Nearly forgotten, a white grape of Sicily [re]captures the imagination.
Looking for a cool new white? Meet Grillo (pronounced GREE-lo). Hailing from Sicily, Grillo produces crisp and savory wines—some structured enough to offer moderate aging potential. Lighter styles have citrus blossom and peach nuances, while more aromatic versions deliver passion fruit, grapefruit and herbal sensations reminiscent of Sauvignon Blanc. Lees contact and barrel aging create more complex, mineral-driven wines loaded with apple and citrus flavors. Vineyards closest to the sea produce wines with pronounced saline notes.
Follow this guide to find versatile, delicious Pinot Grigios worth savoring.
Wine snobs may look down upon Pinot Grigio, but I’m proud to say that I like it—as long as it’s the good stuff. There are extremely good, even excellent Pinot Grigios out there, although finding them can be a challenge.
First launched in the U.S. during the late 1970s, Pinot Grigio rose to become one of the most imported wines from Italy by the mid-1990s. These savory, refreshing offerings were polar opposites to the oaked-up, buttery and often palate-fatiguing Chardonnays that dominated the American market.
Having recently returned from Barolo where I blind-tasted over 300 of the just released 2012s, it’s time to weigh in on the vintage, which will be hitting the US market over the next few months. Even though 2012 isn’t a great vintage, a number of producers produced very good, balanced Barolos. Most don’t have age-worthy structures, offering instead early appeal, but the best will offer fine drinking over the next decade or longer.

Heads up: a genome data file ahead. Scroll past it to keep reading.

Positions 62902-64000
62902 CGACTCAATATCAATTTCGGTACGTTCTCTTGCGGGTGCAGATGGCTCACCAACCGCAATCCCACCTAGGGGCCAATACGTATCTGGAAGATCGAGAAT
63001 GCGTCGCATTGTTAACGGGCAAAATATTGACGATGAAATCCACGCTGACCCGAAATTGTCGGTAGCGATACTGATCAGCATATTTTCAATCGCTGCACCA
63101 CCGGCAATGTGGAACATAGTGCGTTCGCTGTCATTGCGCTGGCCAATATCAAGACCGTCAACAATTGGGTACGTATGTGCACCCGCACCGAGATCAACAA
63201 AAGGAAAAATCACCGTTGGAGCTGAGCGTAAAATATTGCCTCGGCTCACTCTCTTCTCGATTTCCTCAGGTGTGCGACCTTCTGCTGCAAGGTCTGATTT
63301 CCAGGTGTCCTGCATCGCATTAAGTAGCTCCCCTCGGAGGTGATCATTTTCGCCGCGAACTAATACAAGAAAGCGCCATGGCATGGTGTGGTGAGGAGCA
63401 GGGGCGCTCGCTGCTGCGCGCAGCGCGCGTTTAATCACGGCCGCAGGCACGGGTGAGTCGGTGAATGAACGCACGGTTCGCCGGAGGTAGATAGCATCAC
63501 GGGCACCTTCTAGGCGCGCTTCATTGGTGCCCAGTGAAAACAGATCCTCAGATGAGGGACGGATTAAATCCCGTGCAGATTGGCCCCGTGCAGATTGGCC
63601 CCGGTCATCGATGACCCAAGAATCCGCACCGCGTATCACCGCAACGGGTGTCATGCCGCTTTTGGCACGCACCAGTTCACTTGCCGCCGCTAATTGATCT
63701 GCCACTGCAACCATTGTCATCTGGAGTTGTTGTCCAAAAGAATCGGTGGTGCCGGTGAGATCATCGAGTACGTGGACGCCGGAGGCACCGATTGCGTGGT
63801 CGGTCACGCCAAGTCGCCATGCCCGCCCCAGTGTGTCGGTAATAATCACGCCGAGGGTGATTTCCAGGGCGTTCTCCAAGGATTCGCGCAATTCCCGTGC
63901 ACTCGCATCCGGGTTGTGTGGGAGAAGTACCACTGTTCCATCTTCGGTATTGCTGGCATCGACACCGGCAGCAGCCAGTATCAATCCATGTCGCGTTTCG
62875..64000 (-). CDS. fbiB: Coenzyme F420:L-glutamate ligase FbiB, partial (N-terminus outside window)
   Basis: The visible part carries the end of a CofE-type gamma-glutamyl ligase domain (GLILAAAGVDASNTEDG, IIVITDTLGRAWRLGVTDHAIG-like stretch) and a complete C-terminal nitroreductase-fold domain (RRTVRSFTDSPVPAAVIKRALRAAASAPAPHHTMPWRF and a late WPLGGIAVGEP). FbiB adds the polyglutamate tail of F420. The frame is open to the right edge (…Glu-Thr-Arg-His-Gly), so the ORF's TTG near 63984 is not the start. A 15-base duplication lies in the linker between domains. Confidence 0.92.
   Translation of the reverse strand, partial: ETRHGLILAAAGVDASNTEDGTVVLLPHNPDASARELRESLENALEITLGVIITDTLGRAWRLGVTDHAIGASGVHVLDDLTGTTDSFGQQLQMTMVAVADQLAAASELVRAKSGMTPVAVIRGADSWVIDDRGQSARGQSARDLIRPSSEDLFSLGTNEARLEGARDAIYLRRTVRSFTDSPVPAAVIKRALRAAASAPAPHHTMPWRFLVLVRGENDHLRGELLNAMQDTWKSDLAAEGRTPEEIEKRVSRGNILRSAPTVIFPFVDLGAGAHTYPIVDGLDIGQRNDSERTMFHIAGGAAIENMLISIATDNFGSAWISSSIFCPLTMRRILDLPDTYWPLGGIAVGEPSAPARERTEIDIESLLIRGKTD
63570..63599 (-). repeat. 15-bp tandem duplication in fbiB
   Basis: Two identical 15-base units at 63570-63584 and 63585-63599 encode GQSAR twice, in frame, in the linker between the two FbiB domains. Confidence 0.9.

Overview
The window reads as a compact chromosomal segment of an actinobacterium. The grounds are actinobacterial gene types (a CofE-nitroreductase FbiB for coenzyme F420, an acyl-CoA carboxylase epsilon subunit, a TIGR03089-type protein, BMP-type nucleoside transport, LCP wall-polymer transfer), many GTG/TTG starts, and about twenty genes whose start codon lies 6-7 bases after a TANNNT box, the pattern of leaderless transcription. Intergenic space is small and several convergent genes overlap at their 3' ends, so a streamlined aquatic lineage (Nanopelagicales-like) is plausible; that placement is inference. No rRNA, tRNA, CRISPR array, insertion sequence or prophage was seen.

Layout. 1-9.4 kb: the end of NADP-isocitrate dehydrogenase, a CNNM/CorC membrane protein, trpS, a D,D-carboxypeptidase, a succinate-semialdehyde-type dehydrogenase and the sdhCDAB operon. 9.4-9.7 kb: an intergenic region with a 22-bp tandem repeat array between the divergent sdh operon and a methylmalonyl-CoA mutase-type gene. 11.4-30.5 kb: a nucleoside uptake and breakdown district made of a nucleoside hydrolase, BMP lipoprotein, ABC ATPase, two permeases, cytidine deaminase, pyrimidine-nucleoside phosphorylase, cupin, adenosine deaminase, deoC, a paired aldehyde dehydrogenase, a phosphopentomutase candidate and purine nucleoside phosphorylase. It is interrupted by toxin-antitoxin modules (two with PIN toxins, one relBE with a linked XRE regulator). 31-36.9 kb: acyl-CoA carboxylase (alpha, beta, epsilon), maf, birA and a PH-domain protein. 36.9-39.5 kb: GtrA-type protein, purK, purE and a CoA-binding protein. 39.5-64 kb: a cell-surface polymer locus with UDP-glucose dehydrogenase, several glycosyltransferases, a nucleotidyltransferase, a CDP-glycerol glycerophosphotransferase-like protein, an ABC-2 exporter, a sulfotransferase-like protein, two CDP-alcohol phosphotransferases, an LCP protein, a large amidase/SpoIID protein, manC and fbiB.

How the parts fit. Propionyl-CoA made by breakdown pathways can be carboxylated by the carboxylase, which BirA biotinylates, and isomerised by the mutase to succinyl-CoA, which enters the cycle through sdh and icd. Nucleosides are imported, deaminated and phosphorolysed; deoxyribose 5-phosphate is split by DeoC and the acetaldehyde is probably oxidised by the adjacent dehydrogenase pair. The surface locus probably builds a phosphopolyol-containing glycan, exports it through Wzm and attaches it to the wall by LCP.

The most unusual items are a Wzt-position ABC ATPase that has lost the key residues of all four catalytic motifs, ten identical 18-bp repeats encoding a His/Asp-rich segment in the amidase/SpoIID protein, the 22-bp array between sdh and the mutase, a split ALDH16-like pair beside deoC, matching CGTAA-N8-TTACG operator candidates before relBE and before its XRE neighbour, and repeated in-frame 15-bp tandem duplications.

Due to the erratic growing season, the 2012 Barolos don’t have the full-bodied structures of recent vintages. However, generally speaking they do boast succulent fruit, refined tannins, fresh acidity and balance. They also demonstrate a welcome return to more restrained alcohol levels: 14 and 14.5% compared to the hefty 15% avb commonly found on 2011 Barolo labels (and to a lesser extent the 2009s). While they are already accessible, top 2012 Barolos should age well to the ten-year mark or a little longer.
Perhaps the biggest disadvantage facing the just-released 2011 Brunello vintage – awarded four out five stars by the Consorzio – is that it comes on the heels of the widely acclaimed 2010. And while the 2011s won’t be remembered as an historic vintage, overall they have an immediate, juicy allure that exceeded my expectations from what was a difficult, at times torrid vintage. The best also show some staying power, and more than a few showed unexpected complexity.
The best 2010 Riservas are displaying impeccable balance, restraint and complexity. And while many have cellaring potential, they are still more immediate than Riservas from cooler vintages. The good news is this also means you also won’t have to wait decades before you can enjoy them, as is the case with quintessential Riservas. I also gave a rare 100 points to Biondi Santi’s drop-dead gorgeous Riserva, which shows real aging potential to boot.
After the wild success of the 2010 vintage in Barolo and Barbaresco, Bolgheri and Chianti Classico, all eyes are on Montalcino. Although the Brunello 2010s will officially debut at the annual press tastings in late February – along with the 2009 Riservas, I was fortunate to preview almost 200 of the new release in early January at the Brunello Consorzio’s headquarters in Montalcino.